On Oct 6, 2010, San Francisco Mayor Gavin Newsom officially inaugurated shoreside power for the Island Princess cruise ship at Pier 27, thus making San Francisco the first port in California to offer clean shore power for cruise ships when they dock.
Mayor Newsom said that “With shoreside power, we can welcome a growing number of cruise ships and the tourist dollars they bring to San Francisco while protecting the Bay and our local air quality.”
San Francisco is the fourth port in the world to offer AMP (alternative marine power) for cruise ships.
Juneau in Alaska was the first one to do so, way back in 2001. Seattle has two installations which they set up in 2005-06 and Vancouver, BC joined in with two more in 2009.
Los Angeles, San Diego and Long Beach are all racing to offer their own shore power facility for cruise ships. All are expected to be operational by next year.
Shore power or AMP, also known as cold ironing, allows ships to shut down their diesel powered engines when in port. A ship on a half-day port call can cut down on large amounts of nitrous oxides, sulphur oxides and Co2 emissions using cold ironing.
The $5.2 million San Francisco shore power project is a joint effort by the Port of San Francisco ($1 million), San Francisco Public Utilities Commission ($1.3 million), the Bay Area Air Quality Management District ($1.9 million), the Environmental Protection Agency ($1 million), Holland America Line and Princess Cruises.
While it looks to be a winning proposition for all parties (and the environment), there are many hurdles to more wide-spread adoption of cold ironing for cruise ships. Most important, of course, is the cost – for building the shore power facility, retro-fitting ships with necessary electrical equipment, and the cost of purchasing shore power.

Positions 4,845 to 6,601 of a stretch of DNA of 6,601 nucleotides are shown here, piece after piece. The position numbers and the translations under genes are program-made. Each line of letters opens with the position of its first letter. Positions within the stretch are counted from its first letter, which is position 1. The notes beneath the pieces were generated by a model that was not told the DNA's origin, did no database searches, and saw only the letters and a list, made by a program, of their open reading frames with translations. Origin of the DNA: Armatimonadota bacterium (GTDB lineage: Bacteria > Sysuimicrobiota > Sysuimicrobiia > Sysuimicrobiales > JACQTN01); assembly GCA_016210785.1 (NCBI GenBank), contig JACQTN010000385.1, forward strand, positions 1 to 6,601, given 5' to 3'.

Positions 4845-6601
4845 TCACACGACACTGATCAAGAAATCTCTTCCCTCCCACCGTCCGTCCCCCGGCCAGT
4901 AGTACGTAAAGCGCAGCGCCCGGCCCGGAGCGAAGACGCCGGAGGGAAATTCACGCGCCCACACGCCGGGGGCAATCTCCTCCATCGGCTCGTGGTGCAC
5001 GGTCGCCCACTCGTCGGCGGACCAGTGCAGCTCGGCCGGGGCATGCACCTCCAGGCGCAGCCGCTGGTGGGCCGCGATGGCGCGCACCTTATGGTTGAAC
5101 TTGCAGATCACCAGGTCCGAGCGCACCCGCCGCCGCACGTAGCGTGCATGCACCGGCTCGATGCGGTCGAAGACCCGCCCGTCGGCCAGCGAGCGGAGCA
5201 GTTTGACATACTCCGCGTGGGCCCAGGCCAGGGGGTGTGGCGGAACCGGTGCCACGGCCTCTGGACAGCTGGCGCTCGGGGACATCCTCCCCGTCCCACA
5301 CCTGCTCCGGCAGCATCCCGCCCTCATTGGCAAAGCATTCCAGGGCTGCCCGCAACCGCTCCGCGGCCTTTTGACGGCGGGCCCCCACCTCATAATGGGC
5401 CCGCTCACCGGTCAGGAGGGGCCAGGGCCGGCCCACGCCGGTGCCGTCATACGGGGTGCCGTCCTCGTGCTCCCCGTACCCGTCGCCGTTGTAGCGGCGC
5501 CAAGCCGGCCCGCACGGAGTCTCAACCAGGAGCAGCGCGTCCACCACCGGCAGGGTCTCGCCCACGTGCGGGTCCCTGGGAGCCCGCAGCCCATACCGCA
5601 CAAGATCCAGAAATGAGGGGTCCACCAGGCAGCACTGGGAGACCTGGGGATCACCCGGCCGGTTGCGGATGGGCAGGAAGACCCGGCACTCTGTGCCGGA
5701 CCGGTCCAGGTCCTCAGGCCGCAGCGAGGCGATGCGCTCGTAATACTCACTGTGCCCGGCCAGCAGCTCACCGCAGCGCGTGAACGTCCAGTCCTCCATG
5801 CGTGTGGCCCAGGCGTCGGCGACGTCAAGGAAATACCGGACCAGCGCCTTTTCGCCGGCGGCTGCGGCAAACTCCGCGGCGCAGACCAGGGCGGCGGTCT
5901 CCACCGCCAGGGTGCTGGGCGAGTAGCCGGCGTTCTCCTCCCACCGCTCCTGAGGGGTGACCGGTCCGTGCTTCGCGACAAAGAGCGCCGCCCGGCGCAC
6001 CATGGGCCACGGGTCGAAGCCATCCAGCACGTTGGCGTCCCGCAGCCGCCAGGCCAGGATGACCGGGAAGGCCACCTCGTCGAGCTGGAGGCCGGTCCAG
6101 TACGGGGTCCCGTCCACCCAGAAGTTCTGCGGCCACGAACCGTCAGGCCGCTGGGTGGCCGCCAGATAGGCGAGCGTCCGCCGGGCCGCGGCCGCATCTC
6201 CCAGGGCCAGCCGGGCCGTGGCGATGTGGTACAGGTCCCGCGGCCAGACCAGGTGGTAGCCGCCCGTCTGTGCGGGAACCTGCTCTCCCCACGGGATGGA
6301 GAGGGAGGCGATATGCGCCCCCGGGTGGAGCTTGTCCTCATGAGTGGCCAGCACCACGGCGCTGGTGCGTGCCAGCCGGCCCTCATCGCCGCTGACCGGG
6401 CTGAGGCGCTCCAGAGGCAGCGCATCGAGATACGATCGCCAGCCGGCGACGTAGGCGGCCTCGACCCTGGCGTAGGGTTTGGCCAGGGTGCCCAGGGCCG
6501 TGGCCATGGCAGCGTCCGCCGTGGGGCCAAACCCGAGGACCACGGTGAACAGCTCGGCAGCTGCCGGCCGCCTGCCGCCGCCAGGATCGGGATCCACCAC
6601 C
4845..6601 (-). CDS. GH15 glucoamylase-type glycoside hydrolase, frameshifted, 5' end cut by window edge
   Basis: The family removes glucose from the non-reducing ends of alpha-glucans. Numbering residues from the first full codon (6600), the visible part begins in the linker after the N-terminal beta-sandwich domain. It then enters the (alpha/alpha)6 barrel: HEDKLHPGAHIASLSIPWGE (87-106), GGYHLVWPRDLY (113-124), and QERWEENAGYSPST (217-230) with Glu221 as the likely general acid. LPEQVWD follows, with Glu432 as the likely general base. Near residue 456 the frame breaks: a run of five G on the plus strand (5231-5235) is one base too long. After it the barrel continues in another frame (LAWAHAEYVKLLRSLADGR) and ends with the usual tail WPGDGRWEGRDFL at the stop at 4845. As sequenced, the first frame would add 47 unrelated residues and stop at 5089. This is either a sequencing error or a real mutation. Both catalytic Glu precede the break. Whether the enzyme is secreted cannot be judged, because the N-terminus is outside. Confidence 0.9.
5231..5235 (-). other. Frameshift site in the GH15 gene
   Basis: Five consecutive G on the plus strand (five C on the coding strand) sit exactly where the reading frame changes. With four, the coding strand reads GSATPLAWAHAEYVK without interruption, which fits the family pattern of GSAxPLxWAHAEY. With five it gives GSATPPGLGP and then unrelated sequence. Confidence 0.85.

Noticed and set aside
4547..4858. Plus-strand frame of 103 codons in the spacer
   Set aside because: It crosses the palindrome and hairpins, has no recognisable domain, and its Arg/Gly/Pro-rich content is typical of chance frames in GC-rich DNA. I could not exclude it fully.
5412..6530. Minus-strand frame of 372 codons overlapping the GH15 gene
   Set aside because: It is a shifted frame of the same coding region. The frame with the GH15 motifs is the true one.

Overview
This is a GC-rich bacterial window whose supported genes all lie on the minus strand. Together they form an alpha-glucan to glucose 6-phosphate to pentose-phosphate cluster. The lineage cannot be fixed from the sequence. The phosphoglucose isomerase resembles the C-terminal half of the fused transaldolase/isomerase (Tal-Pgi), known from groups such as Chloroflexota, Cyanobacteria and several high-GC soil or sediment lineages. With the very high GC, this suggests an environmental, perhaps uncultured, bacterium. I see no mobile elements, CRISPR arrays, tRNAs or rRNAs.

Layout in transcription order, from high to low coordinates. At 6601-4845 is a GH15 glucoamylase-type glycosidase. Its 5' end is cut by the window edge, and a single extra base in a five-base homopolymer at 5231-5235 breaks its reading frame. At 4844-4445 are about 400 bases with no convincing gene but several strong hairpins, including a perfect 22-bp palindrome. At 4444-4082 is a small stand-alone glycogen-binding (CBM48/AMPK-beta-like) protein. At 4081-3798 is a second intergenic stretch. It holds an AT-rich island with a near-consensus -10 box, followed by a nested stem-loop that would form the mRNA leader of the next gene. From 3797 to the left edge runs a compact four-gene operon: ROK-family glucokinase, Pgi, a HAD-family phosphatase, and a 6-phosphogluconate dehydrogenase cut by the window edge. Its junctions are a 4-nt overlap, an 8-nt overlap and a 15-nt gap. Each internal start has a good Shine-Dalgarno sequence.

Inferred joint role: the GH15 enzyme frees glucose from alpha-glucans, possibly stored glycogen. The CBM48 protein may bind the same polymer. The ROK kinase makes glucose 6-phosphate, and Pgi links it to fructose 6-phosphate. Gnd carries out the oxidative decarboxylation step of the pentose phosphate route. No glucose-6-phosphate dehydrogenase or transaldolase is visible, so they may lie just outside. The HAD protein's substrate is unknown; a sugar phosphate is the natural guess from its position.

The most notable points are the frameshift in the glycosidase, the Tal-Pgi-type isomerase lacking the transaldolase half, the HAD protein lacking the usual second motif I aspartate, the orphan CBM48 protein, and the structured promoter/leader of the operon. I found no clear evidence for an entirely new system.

Retro-fitting each ship takes around $500,000. Princess Cruises has spent $7 million on equipment for 9 ships so far. Also, there are currently no standards for shore power systems. This means a port/cruise company has to make the investment with the possibility that it may not work on all ships/ports. The estimated cost in San Francisco for the shore power is $0.09 -$0.11 per kwh.
It also limits the cruise ships to this one dock and pier, unless the port can make the investments necessary to add more installations. That can’t happen unless the port has a sufficient number of cruise ships docking to make it feasible. This means that shore power can currently be a practical solution only at big ports.
There’s also the problem that the power needs of cruise ships, cargo freighters and tankers are all different. Los Angeles already has an AMP for cargo ships, which are the easiest since they can load and unload using shore-based cranes. Cruise ships need a lot more power when they’re docked. The worst power guzzlers are the tankers, which need to power ship-based pumps.
Another problem is whether the city’s power grid can bear the electrical load of cold ironing a lot of cruise ships. A cruise ship’s energy consumption consists of two parts – propulsion (not required when docked) and hotel load. The shore power setup in Juneau supplies 13MW to cruise ships. Compare that against the 900MW consumed by the entire city of San Francisco, and it’s not hard to see how this could quickly end up creating a power shortage.
It’s been 10 years since the first cruise ship plugged into shore power at Juneau, and all there is to show for it is 4 ports with 6 shore power installations. But if the cruise industry is willing to work out all these problems and find the funding, it could end up as a major source of emission reductions for the cruise industry.
Shore power emissions comparison chart courtesy Dock Watts LLC